With two weeks left to the year and even less of actually work days, now would be a good time to look back and review what you’ve accomplished in 2013.
Any business owner knows its best to spend the majority of their time looking ahead so they can set goals for the future of their business, but its also a good idea to take time at the end of their fiscal year to look back so they can analyze and review what’s working and what’s not.
The Benefits of Looking Back
Analyze and Save. Such systematic reviews can assist business owners in identifying waste in dollars spent on marketing, product supplies, and general overhead; and hence save the company money in the year to come.
*For Example, take an honest look at your sales team and staff, vendors and subcontractors, and managers to see which members of your team are proving to be assets or dead weight. Take a sober look at your Profit and Loss spreadsheet to see where you can cut back, cut out or even find cheaper alternatives but still provide quality product and services to your clients.
Be Inspired. When you sit down and examine how your recent efforts have benefited your business by increases sales and exposure, focus on those factors and think creatively on how you can expand on those.
*For example, if you started blogging last year maybe once or twice a month and as a result, you have seen a slight increase of readership and have received a few positive comments. How much more so you can expand your audience and enhance your search engine optimization by blogging more frequently, say once or twice per week. And look for new, exciting topics that will engage your readers by doing market research on your target audience.
“On average, companies that blog receive 434% more indexed pages.” (An indexed page on a website is a page that a search engine has explored and stored.)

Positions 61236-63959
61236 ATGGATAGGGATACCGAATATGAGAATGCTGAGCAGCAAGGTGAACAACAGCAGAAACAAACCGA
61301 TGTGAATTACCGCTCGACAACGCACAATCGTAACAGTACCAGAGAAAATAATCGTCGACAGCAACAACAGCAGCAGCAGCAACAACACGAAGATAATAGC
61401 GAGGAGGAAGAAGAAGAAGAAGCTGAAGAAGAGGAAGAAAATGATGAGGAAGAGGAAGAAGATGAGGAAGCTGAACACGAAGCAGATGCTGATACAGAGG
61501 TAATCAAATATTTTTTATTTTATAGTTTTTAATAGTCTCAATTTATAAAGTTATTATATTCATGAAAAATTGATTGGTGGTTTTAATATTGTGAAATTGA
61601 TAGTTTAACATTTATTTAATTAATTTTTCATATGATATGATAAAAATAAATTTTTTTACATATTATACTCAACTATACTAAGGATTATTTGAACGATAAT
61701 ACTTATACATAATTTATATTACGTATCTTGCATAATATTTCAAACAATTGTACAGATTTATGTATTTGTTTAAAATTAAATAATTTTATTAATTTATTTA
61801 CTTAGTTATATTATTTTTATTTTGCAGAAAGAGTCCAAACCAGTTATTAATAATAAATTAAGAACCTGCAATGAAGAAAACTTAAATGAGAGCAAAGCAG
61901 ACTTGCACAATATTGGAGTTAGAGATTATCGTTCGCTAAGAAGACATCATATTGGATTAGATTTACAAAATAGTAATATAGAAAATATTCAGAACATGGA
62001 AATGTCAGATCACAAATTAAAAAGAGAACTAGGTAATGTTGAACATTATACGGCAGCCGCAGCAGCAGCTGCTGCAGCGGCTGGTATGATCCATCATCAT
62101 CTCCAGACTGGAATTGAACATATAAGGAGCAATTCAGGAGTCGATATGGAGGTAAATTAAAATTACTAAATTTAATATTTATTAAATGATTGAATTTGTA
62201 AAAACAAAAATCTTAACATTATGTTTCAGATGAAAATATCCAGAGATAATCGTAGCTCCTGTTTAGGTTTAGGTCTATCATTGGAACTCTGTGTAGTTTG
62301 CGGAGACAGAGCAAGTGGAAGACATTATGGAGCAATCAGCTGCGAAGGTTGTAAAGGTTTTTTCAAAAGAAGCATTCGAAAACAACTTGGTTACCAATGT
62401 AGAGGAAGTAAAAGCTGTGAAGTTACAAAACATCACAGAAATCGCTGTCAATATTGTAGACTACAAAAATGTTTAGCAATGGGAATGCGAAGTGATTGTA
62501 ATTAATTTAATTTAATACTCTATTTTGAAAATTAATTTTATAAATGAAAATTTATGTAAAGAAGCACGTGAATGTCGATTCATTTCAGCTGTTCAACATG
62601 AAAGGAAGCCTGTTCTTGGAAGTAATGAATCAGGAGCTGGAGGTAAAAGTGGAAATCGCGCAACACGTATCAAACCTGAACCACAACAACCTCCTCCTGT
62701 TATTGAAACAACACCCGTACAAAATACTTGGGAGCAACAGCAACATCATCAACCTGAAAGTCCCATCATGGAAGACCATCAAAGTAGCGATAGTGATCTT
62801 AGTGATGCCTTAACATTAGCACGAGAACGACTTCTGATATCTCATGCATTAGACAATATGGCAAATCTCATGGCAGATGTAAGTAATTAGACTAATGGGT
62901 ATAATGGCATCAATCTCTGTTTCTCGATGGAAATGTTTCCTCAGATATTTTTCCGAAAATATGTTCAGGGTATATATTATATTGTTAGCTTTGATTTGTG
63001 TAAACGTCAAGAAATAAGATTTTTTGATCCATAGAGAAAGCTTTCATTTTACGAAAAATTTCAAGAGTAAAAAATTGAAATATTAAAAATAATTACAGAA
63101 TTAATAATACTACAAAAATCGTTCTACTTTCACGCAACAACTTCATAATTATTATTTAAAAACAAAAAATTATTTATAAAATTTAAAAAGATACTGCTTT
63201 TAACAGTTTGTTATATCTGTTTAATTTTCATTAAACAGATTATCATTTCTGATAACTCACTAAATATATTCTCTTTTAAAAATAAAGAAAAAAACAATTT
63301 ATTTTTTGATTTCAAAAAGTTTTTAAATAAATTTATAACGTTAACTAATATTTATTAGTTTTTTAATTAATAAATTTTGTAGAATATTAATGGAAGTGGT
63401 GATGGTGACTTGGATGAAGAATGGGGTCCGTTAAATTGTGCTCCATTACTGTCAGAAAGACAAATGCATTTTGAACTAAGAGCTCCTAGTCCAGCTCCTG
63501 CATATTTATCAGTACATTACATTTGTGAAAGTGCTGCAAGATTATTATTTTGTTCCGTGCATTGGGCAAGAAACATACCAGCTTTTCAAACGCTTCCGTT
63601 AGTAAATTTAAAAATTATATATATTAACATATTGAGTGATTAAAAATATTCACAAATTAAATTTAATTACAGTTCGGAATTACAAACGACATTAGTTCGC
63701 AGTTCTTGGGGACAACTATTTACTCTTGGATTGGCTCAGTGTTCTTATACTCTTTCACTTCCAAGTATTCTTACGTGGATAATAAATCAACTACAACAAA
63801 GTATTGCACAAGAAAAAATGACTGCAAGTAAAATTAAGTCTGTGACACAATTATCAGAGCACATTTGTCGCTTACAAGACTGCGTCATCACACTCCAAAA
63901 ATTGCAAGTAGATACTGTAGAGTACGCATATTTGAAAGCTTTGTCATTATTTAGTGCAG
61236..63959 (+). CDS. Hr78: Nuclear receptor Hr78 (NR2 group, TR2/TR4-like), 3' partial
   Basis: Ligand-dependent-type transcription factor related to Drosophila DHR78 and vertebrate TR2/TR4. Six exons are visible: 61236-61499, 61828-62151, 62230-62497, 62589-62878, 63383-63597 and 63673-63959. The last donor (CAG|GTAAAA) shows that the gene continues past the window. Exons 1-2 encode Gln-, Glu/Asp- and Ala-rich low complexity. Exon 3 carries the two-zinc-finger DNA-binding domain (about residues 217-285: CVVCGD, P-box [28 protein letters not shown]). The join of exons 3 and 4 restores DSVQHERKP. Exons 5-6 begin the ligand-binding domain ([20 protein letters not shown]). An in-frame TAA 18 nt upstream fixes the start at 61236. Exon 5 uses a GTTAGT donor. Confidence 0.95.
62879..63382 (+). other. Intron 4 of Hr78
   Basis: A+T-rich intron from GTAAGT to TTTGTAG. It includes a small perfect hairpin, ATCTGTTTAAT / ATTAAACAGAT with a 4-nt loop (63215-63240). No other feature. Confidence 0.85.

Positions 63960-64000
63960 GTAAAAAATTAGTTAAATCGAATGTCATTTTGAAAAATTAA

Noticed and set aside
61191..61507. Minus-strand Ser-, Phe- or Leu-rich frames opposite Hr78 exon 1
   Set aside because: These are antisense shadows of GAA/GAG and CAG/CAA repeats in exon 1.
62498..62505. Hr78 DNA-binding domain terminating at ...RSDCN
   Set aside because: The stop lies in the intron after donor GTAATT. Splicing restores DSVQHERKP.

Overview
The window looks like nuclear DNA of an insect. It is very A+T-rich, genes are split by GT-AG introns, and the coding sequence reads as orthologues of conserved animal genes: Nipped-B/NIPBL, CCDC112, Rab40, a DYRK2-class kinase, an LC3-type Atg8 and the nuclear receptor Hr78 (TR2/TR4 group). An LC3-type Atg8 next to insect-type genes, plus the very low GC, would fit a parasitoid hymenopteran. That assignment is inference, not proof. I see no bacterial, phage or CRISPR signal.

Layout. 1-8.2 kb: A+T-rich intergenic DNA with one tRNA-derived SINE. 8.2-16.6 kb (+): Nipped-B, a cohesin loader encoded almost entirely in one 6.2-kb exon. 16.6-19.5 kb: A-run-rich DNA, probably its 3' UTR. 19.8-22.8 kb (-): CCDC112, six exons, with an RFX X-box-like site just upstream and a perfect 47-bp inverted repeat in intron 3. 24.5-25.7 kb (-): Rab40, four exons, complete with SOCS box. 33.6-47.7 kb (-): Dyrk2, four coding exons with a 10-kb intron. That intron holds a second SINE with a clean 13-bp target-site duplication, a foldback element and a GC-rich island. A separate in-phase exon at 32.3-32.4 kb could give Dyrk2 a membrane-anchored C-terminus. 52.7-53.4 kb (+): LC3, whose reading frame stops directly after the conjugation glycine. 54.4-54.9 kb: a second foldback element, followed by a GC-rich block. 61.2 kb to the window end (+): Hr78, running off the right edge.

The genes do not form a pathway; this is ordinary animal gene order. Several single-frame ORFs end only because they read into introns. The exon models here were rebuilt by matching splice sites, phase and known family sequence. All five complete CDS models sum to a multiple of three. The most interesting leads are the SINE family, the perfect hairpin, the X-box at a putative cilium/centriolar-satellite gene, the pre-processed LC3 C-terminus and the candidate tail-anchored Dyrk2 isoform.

Get Motivated. When you review, it shouldn’t just be about focusing on what needs to be adjusted but also take time to pat yourself and your team on the back. You’ve completed another year in business – a huge accomplishment for small business as statistics show: 25% of new business fail the first year, 36% the second and 44% by year three. So just by keeping your doors open into the new year is an accomplishment.
But there’s more and you know it! Look at your growing customer base, your expanded services and improved product lines, review your social media and website success stories, and read over positive customer testimonials to see how your business is positively affecting your customers.
Also, take time to remember the instances your business has shown itself to be a responsible and giving corporate citizen by donating money, time, energy and pro-bono services to those in need in your community. All of these instances of positive action and resulting rewards will only motivate you to keep going, try harder, do better and be more creative in the way you do business.
How to Review & Analyze: Ask Questions & Give Honest Answers
Here’s a list of questions that will help you review what you have accomplished in 2013 or what needs to be adjusted for 2014. You can print out the provided worksheet and write your answers down, but be honest and don’t be anxious as this is for your eyes only.
There are two type of questions: (1) What were the positives from last year? (2) And instead of being negative, let’s ask… What are things I need to change?
- What have you accomplished?
- What have you learned?